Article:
Most agents don’t do independent inspections, mostly because of concern over things that may make a sale (or lease) fall through, but, at times, it is for liability reasons and, unfortunately, because of the cost involved.
Estate agents should know better. The additional work to insist on an independent inspection may save the agent from blushes of strained relationships, damaged reputation or even costly liability later. Accordingly, if as an estate agent, you, have doubts in the responses to any of the questions below, it would be advisable to insist on an independent property inspection; - Take the test
- The seller (or landlord) has voluntarily shared details on the condition, problems and any physical damage to the property?
- I have visually spotted damages/ problems to the exterior or on the inside of the property?
- The damages/ problems you have spotted are they common and normal issues or are they something to worry about?
- Have you visually spotted any damp/ moisture problems or visible water damage anywhere on the property?
- Does the property appear well kept or does it show visible signs of poor maintenance?
- Does the disclosure provided by the seller (or landlord) on the condition of the property, include any of the damages/ problems to the property that you have visually spotted?
- Does any of the damages/ problems that you have spotted need an expert (or another more informed person) to look at?
- Have the property recently undergone any additions/ alterations/ refurbishments?
- Are there municipal approved plans available for the property (for sales only)?
- Are the recent (or any) additions/ alterations included/ absent on the approved plans?
- Would, if you were prospective buyer, confidently purchase this property without an independent inspection report?
Once proper and honest reasons why an independent property inspection is needed are established, the question of how much does an independent inspection cost, is important, but becomes secondary to the success of the sale (or letting) transaction. The primary question to be answered should be “how can, as an agent, protect myself and my client against problems that may surface later?
Therefore, if as an estate agent have any doubts in about the condition of the property from the outside or on the inside, or the observation of the neighbouring properties in the area give you concerns area it is advisable to insist on an independent inspection.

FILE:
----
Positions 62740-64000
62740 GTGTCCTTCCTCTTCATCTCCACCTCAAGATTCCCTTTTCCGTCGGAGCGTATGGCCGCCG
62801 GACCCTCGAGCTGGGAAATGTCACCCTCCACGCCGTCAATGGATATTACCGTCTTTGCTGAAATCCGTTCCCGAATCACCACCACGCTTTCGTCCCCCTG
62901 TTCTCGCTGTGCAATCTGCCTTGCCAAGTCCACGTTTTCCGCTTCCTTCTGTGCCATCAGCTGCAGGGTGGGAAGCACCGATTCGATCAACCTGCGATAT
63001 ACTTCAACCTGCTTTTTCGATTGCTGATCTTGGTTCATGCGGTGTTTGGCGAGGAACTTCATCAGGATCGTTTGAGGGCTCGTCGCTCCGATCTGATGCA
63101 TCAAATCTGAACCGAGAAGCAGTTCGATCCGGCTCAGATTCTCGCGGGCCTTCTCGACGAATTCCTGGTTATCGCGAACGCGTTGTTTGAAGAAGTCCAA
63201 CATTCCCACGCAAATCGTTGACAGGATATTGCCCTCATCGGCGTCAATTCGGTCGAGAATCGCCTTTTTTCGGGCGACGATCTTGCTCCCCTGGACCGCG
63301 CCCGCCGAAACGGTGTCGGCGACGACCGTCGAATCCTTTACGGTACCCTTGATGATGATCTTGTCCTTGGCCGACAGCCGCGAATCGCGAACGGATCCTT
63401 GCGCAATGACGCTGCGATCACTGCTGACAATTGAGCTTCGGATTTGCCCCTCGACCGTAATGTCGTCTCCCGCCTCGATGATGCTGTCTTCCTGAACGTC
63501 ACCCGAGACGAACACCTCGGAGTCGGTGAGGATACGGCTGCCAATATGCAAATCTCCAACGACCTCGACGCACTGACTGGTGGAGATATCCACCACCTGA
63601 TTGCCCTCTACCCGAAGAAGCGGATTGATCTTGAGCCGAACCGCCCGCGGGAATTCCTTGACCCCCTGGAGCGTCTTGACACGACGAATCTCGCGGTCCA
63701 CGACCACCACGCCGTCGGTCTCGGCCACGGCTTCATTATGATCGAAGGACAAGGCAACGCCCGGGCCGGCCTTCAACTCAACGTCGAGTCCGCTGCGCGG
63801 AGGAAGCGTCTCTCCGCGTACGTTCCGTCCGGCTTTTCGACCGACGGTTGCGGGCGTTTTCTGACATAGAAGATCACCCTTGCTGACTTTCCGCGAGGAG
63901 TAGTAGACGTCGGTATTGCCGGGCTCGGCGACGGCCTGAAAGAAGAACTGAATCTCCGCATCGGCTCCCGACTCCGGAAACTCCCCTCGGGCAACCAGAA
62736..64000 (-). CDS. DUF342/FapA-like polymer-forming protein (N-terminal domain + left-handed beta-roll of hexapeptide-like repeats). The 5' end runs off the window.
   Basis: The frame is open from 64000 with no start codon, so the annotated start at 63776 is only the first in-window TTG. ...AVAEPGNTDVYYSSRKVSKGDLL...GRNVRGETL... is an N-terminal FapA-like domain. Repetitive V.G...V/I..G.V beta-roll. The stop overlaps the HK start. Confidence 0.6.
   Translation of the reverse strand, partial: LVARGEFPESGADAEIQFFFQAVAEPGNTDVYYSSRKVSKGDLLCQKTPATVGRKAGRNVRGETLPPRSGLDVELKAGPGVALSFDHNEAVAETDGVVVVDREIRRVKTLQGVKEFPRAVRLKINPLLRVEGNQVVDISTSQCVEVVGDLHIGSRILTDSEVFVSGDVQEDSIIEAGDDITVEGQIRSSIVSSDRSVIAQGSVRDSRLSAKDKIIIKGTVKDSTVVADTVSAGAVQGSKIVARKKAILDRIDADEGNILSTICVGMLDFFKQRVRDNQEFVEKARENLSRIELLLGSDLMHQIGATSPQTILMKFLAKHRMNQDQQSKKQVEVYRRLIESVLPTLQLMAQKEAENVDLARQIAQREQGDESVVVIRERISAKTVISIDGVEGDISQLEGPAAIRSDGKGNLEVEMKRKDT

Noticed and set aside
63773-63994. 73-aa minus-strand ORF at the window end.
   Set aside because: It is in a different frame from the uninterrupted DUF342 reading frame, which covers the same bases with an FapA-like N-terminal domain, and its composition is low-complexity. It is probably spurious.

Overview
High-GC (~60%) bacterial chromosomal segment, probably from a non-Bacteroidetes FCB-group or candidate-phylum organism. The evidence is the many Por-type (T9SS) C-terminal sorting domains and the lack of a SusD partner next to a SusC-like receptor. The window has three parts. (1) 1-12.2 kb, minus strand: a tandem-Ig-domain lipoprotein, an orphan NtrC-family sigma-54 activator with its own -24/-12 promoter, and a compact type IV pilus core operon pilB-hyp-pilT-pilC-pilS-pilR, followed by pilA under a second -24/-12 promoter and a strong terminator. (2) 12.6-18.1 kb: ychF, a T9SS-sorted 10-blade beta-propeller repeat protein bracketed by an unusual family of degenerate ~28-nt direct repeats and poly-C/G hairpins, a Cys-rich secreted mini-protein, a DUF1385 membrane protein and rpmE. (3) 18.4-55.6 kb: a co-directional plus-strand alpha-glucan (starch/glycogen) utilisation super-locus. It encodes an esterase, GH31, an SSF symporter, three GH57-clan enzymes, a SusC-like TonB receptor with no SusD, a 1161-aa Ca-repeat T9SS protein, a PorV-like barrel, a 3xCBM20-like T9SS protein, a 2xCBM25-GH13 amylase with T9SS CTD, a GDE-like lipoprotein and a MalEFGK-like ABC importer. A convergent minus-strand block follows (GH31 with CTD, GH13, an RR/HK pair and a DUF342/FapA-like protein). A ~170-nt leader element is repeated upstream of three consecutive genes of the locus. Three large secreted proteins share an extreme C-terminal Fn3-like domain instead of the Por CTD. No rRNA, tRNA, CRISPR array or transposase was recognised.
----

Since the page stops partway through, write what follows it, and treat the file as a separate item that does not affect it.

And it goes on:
In response to the questions above, and in an attempt to save costs, it is therefore, not recommended, for an agent to inspect their own client’s property, and not insist on commissioning the services of a qualified professional inspector. A professional inspection should provide for a full identification and general evaluation of the condition, components, and systems of the property, and a qualified inspectors is specially trained to look for things, in most case, you will miss. Therefore, unless as an agent you are also properly qualified as an inspector yourself, seek out a professional.
Thus, the practice by most estate agents, when it comes to the cost of conducting an independent inspection or hiring a qualified inspector, in majority of cases, is to pass these on (or at times it is apportioned) to the buyer (or tenant), either as part of the transaction or administration costs or a direct payment arrangement is made.
For estate agents it recommended you should insist on an independent inspection, when in doubt on the condition of the property, and this should be agreed as part of finalizing a sale agreement (or letting mandate), and ideally prior to signature of an purchase (or leasing) contract, which contract should include conditions regarding an independent inspection and the responsibility for the costs.
Article Credit: Mashilo Pitjeng
Bio: Registered Property Valuer. Chairperson Policy and Advocacy SAIBPP. Chairperson Research Committee PSCC. IoDSA Registered Member. Facilitator EAAB CPD Training - Real Estate Environment and Property Valuations. Consults on real estate asset management, property risk solutions, real estate research and transformation.